Early Childhood Development expert Ntataise has secured educational resources and equipment worth nearly R1m to assist community ECD programmes in some of South Africa’s poorest communities.
The stimulation of young minds is a vital precursor to educational achievement, economic participation and long-term health.
A big challenge to childhood development in South Africa is a scarcity of age-appropriate, durable and adequate educational toys and resources.
Founded in 1980, Ntataise, which means “to lead a young child by the hand”, was created to help women in disadvantaged areas of the Free State establish ECD programmes in their community.
Over 40 years, Ntataise, with its network of 20 affiliate organisations, has grown to extend support to about 3,000 programmes across the country.
“The equipment and toys that include weight scales, books, puzzles, skipping ropes and balls will be distributed to 55 ECD facilities in Gauteng, the Free State and Mpumalanga,” Ntataise executive director Sarah McGuigan says.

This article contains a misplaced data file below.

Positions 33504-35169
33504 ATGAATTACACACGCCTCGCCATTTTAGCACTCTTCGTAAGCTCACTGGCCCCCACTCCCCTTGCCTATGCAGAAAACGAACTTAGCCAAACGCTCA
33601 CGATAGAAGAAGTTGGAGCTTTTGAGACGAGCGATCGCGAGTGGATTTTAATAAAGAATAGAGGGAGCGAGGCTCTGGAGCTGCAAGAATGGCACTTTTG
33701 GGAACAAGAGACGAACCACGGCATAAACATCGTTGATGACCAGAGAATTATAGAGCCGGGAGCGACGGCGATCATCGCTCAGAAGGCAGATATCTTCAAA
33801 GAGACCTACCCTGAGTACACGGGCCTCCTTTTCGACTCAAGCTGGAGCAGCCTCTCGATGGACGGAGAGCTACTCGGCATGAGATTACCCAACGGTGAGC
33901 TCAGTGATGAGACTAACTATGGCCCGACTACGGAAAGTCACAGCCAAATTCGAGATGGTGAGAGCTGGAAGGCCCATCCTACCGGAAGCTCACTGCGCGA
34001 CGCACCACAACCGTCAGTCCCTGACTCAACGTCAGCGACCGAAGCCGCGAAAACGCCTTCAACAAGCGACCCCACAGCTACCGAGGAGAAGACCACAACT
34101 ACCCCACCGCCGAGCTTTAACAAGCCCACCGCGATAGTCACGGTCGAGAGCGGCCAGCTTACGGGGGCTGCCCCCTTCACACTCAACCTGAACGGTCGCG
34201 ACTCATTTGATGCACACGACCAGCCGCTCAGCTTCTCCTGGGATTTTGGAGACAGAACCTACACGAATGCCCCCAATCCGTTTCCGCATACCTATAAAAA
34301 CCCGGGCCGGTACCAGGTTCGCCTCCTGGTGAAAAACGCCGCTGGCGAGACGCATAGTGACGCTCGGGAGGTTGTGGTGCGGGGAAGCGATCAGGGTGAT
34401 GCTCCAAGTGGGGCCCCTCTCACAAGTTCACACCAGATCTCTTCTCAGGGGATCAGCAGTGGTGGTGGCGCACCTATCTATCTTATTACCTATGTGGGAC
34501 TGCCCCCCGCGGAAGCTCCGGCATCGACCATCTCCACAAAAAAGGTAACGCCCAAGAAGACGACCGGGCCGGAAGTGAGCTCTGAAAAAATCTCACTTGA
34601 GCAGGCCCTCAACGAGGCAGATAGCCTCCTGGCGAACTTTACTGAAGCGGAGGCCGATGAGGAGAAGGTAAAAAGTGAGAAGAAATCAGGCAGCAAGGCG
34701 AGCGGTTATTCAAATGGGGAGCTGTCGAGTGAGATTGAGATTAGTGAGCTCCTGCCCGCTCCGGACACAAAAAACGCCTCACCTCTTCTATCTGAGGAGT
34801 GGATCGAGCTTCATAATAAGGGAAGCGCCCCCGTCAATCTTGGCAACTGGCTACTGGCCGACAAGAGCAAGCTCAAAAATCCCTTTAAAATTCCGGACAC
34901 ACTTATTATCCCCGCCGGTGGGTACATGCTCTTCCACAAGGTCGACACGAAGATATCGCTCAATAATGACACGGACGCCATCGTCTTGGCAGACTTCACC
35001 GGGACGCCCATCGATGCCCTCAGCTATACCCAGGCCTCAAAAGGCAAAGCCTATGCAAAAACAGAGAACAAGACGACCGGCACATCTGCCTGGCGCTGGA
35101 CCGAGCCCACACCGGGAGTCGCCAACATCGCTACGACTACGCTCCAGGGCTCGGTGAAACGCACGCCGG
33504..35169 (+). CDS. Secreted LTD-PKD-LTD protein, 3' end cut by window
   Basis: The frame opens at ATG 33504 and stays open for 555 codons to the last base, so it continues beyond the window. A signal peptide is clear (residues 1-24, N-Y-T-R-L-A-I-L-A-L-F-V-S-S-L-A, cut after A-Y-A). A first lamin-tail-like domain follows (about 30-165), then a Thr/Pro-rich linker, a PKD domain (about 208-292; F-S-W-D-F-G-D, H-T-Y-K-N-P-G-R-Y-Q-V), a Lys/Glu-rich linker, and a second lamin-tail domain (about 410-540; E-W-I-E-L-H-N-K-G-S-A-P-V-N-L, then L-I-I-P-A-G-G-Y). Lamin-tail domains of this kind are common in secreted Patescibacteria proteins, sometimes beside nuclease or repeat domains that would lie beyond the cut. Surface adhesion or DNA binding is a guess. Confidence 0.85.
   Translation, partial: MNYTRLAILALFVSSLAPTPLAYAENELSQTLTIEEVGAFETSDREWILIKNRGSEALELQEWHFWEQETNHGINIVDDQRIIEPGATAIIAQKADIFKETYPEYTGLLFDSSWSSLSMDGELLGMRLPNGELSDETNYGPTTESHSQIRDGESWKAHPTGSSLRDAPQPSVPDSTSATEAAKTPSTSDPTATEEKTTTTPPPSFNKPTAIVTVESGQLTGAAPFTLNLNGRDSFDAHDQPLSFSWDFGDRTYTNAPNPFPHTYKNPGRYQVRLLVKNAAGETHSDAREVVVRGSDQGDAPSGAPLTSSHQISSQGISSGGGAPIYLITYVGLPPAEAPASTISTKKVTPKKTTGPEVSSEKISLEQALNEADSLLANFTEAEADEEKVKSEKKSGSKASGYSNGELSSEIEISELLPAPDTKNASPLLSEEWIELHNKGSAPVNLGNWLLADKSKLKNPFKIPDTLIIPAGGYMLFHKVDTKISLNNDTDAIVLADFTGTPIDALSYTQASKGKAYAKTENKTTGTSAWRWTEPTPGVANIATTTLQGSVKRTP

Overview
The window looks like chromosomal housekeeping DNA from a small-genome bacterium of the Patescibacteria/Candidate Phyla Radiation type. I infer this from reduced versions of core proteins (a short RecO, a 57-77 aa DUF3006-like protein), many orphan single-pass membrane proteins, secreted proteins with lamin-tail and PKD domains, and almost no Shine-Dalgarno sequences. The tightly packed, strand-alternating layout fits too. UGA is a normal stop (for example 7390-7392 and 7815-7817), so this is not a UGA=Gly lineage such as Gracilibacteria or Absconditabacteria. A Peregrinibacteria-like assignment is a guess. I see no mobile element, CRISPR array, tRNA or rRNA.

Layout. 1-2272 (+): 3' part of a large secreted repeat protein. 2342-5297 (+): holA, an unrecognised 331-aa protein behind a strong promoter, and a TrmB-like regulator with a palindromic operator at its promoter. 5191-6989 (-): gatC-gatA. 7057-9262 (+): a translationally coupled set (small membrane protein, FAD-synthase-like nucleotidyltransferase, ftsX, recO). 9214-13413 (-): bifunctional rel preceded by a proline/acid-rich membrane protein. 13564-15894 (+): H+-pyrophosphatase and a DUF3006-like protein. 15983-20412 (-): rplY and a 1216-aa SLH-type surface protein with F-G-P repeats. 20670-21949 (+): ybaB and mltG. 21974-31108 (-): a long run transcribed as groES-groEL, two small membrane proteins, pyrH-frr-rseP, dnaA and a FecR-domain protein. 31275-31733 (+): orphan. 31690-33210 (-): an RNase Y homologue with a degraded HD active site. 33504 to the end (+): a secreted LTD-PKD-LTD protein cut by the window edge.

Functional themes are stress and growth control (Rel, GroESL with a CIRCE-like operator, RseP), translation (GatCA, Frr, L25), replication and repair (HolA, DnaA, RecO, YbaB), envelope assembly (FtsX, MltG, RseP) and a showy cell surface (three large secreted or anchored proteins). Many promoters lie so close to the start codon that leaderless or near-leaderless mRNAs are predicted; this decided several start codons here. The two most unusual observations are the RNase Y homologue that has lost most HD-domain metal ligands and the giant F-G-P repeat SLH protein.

The benefits of ECD can have a telling effect on a child’s development into adulthood, McGuigan says. “It can mean closing the poverty gap and working to fight inequality in the long run by levelling the playing field.”
In January, Ntataise put together a selection of essential educational toys, materials and equipment suited to children from birth to six years old.
Ford Credit, the finance arm of Ford Motor Company in South Africa, funded the purchase of the toys and equipment.
“We were able to put together a resource pack of educational toys, equipment and books to equip 55 ECD programmes,” McGuigan says.
Each pack has items for indoor and outdoor play that contribute to children’s cognitive, language, physical and social-emotional development.
Besides the funds, Ford Credit donated a new Ford EcoSport to Ntataise.
The car is being put to good use supporting ECD programmes across the country, McGuidan says.
Ford Credit SA risk manager James Segal says “being a responsible corporate citizen means playing an active role in addressing the many challenges South Africans face”.